She knows it sounds insane — trying to fix a marriage fractured by separation and infidelity by embarking on a globe-hopping, nationally televised reality TV show.
Though local businesswoman Tina Hunter Greene can't divulge details of her and husband Ken Greene's time on the 13th cycle of CBS's hit travel competition The Amazing Race, the twinkle in her eyes when her partner's name comes up may say it all.
Greene, 49, won't say whether her husband is moving from his California home to Tampa, noting the progression of their relationship is a story line on the show. But she does say that, from the moment they began filling out CBS's 13-page application, she knew their time on The Amazing Race would make or break their reconciliation.
"I learned a lot of things about how Ken looked at me, and how I looked at him that I didn't really know," Greene said. "You either grow to respect and love your partner, or you don't. And that will all be played out on TV."
Crisp and cheery in a fire engine red suit, Greene seems more urbane professional than globe-hopping competitor. But when the opportunity came to apply for the show last November, she suggested to her husband, an ex-professional football player, that they film a video to try for a slot.
"I didn't seek out the Race to save the marriage, but it came at a time that we were at a make-or-break situation," she said.
He was a former player for the St. Louis Cardinals and the San Diego Chargers who migrated to college coaching at Fresno State, Purdue and finally Washington State. She was a well-traveled, hard-charging business owner willing to move from Tampa to Washington state for their marriage about five years ago.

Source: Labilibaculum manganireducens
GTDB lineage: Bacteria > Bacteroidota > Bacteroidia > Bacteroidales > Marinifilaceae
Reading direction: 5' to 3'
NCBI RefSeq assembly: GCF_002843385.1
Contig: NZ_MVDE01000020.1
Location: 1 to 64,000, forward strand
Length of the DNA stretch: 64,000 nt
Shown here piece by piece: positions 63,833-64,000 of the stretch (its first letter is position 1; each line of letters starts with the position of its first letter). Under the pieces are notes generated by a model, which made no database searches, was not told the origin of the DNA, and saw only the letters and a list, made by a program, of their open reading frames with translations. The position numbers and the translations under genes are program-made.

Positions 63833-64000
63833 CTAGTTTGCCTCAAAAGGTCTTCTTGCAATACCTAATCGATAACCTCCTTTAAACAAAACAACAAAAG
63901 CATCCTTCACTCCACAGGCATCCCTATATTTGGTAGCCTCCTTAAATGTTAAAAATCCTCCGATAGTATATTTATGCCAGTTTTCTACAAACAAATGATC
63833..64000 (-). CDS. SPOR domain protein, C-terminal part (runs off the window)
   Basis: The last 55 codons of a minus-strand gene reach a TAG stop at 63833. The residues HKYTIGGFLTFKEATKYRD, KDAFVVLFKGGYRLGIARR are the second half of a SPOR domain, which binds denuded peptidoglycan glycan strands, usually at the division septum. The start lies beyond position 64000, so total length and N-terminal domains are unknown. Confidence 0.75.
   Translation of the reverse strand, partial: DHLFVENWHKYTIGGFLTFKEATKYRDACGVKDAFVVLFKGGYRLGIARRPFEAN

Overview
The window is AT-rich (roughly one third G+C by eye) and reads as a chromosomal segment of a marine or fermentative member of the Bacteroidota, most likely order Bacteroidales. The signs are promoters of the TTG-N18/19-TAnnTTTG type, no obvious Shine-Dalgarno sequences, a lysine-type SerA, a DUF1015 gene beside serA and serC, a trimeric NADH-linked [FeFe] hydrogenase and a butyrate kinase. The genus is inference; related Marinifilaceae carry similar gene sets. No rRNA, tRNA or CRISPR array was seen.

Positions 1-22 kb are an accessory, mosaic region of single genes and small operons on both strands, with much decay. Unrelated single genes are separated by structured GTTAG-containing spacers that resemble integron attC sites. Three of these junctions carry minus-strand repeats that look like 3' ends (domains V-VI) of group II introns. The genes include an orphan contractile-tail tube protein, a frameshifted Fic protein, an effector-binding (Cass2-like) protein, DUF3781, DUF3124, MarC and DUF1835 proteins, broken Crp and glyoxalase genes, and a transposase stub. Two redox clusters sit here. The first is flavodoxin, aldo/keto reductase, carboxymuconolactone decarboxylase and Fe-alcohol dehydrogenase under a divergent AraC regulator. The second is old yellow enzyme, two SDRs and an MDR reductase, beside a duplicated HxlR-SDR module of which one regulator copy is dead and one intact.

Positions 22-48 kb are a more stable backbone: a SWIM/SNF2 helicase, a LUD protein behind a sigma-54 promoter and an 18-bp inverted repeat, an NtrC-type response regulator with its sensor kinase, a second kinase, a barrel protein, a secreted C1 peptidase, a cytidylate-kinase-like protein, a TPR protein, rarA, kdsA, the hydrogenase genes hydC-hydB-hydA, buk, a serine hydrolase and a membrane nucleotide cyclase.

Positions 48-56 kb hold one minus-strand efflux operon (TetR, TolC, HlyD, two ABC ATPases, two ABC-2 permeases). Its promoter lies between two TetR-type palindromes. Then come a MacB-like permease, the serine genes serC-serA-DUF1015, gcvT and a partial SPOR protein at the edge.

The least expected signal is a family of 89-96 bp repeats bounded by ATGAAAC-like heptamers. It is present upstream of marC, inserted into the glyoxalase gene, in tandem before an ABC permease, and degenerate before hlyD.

But last year, something happened. A commercial for Race depicts Ken Greene admitting an infidelity, and he resigned as cornerbacks coach for WSU in May 2007.
Tina Greene declined to comment on the specifics of her husband's mistakes or job change. But the two were living in separate cities by the end of 2007 — she in Tampa and he in San Diego, where he was working as a home builder.
Ask whether their stint on Race might be the most expensive marriage counseling ever, she laughs.
"One of the producers said to me, when I was waffling a bit on doing this, 'If you do this race, when you step off the plane, you will know whether you want to be with this man.' "
Still, when friend Mary Ann Massolio heard Greene was competing, she thought her pal was participating in some local version of the CBS hit.
"Once I figured out what she meant, it made perfect sense," said Massolio, executive director of the Children's Cancer Center, which provides counseling, financial assistance and other support to the families of children struggling with cancer.
Now, Greene is chairwoman of the center's board — a volunteer so focused, one of her first questions was how to best promote the group on the show.
"She's very athletic, she's very driven and they have an interesting story," Massolio said. "I thought 'If you want to go public with that, God love you . . . Go for it.' "
To prepare, Greene jogged with 30-pound weights, trained with an ex-officer from MacDill Air Force Base and brainstormed strategies with Ken.
She got sick, notching a fever of 103 degrees, while competing in a 30,000-mile race across five continents in 23 days (CBS revealed the race starts in Brazil, ends on Portland, Ore. and has 11 pit stops total). A $1-million prize and national fame waiting at the end for the winner.
"We get to take the ordinary everyday person . . . and say, 'Here's an experience that even a million dollars couldn't buy,' " host Phil Keogan said in July. Last Sunday, he helped accept the show's record sixth Emmy as best reality TV show.
"What really works is when people come to the show, not because they want to be famous . . . (but) because they want to change their perspective," he said.
"God put this in our lives at this time for a very specific reason," Greene said. "Even though it was extremely tough and I wouldn't like to play out my personal life on national TV, hopefully we'll touch some lives and it might help others."
Eric Deggans' blog, The Feed, is at blogs.tampabay.com/media.